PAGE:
One late Friday afternoon, four-year-old Joe opened his bedroom door, ran through the hallway, careened down the stairs, and practically flew out the front door, repeating, “My daddy’s home! My daddy’s home!” For years, Joe kept a bag packed with a flashlight, books, underwear, socks, and pajamas underneath his bed—just in case daddy decided to take him camping. Joe, and his three brothers, loved the call of adventure in the wilderness, the nearest park, or the backyard. But most evenings, you would find all four boys “camping” in their bedroom, listening intently to my husband, Mike, read and discuss stories of adventure, filled with heroes and villains: The Hardy Boys, The Lord of the Rings, Encyclopedia Brown, The Chronicles of Narnia, and more. Undoubtedly, evening storytelling was the boys’ favorite time of the day and a most cherished part of their childhood.
We often forget or ignore the enormous impact fathers make in their children’s lives. As pediatrician, Meg Meeker, writes in her recent book, Hero: Being the Strong Father Your Children Need, “A lot of good and bad habits that I’ve seen in kids can be linked in some way to their interactions with their dad.” Meeker stresses the super power of fathers: “Children see you, their father, as their HERO. Let me put it another way: Fathers need to see themselves the way their children see them. You are, whether you know it or not, the center of their world, the hub of the wheel that is your family, the hero they depend on.”
The importance of fathers does not, in any way, diminish the role of all the amazing women out there: single mothers doing an incredible job raising children; mothers caring for children in heroic ways; women juggling work and parenting and keeping family as the priority. You know who you are: Wonder Woman! In so many ways, women rule, yet a study by Psychology of Religion and Spirituality, 2013, Vol. 5/1, found, “Emerging adults tend to match the level of religiosity of their fathers particularly if they are attached to their fathers.” Therefore, loving and engaged fathers (grandfathers and father figures), who show interest in faith, pray with their families, and attend Mass on a regular basis are critical for passing on the faith. Like the saints, these men are superheroes: brave, faithful, sacrificial.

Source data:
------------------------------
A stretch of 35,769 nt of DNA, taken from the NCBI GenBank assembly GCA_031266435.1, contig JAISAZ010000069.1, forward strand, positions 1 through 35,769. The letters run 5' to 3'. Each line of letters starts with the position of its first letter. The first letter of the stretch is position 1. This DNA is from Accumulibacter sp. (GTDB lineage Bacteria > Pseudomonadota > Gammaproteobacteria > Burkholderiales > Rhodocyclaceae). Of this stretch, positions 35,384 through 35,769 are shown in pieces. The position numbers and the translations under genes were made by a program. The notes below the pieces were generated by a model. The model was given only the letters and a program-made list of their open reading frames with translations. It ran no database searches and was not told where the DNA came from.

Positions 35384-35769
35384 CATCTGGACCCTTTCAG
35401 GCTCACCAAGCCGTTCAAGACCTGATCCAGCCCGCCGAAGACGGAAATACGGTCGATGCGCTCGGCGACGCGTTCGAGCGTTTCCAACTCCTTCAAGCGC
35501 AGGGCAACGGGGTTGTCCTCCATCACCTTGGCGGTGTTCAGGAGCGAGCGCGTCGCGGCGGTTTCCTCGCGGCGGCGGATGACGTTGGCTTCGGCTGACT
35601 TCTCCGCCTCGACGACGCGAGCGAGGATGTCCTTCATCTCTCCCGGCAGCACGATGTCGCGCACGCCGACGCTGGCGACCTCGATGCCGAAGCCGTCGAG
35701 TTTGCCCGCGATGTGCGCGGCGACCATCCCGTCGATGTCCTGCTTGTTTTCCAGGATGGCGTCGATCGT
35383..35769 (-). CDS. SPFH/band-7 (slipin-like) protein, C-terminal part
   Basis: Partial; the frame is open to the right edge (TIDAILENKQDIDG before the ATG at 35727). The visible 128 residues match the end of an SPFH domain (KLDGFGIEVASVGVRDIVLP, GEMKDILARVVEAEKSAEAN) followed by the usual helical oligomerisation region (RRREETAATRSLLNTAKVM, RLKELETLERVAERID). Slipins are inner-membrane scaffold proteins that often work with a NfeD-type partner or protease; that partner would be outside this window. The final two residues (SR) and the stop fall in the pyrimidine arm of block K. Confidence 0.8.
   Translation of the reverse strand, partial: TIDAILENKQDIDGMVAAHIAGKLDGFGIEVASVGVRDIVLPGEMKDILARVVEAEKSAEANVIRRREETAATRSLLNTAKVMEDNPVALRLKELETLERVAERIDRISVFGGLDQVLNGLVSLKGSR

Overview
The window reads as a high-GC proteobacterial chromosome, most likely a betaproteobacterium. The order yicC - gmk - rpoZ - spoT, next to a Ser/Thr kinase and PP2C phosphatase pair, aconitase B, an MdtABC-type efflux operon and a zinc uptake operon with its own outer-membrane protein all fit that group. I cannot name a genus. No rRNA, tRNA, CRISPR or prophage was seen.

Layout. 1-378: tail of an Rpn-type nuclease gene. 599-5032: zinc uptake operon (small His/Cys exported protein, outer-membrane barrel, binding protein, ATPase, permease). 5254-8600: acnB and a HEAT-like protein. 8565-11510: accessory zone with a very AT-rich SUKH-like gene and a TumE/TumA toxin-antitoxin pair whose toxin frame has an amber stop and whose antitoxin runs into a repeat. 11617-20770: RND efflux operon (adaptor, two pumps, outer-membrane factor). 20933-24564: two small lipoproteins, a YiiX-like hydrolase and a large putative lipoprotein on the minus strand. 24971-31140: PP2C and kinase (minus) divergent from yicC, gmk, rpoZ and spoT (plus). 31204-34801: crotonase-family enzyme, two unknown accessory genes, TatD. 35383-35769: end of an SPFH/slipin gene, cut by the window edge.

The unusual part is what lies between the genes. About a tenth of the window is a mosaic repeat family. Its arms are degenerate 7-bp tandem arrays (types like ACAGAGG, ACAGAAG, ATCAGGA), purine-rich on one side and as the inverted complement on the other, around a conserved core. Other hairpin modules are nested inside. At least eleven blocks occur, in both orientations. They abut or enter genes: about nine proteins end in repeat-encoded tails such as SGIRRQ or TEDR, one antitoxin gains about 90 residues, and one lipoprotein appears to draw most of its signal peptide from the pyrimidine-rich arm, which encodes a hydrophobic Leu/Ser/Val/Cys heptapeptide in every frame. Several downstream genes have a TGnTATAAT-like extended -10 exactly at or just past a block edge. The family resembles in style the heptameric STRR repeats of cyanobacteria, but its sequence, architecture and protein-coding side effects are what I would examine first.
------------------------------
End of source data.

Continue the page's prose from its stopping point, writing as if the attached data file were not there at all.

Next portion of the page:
As a member of the greatest generation and WWII veteran, many people have called my own father a hero. But whether he is a hero to others, dad will always be a hero to me—even at ninety-three years old and piloting a walker instead of a B 24 Bomber. At his ninetieth birthday party, he spoke of immense gratitude for his family and faith, never failing to attend Mass and leading prayer at mealtime.
Our sons and daughters, now all grown, would readily claim Mike as their superhero, recognizing how he has laid down his life: day after day working to provide camping trips, sporting equipment, and Catholic education; night after night reading books and helping with homework; week after week leading the family on adventures, beginning with Mass.
We are in need of courageous men, who are willing to live out their fatherhood as heroes of faith and family. Meeker encourages fathers: “I want you to know that you, Dad, are hard-wired to be exactly what your children need. They already see you as the strongest, bravest, most incredible man in their world. They believe that nothing is impossible for you and that you would conquer all evil to protect them and your family. Your children have already given you this role! You just have to step up to the plate and be the very best father that you believe you should be.”
Once fathers, and all father figures, decide to sport their capes, they will be granted the superpowers of God’s grace to complete their mission. It won’t always be easy living as a superhero, but after a long day’s work of saving the planet, a superhero may just receive the greatest reward of all—hearing his child exclaim, “My daddy’s home! My daddy’s home!”
Mary Pedersen, D. Min.
The blog on this page presents reflections on the Sunday readings through the lens of a parent/grandparent, aiding leaders of the domestic church in their vital task as “first heralds” or “first preachers” of the Good News in the home.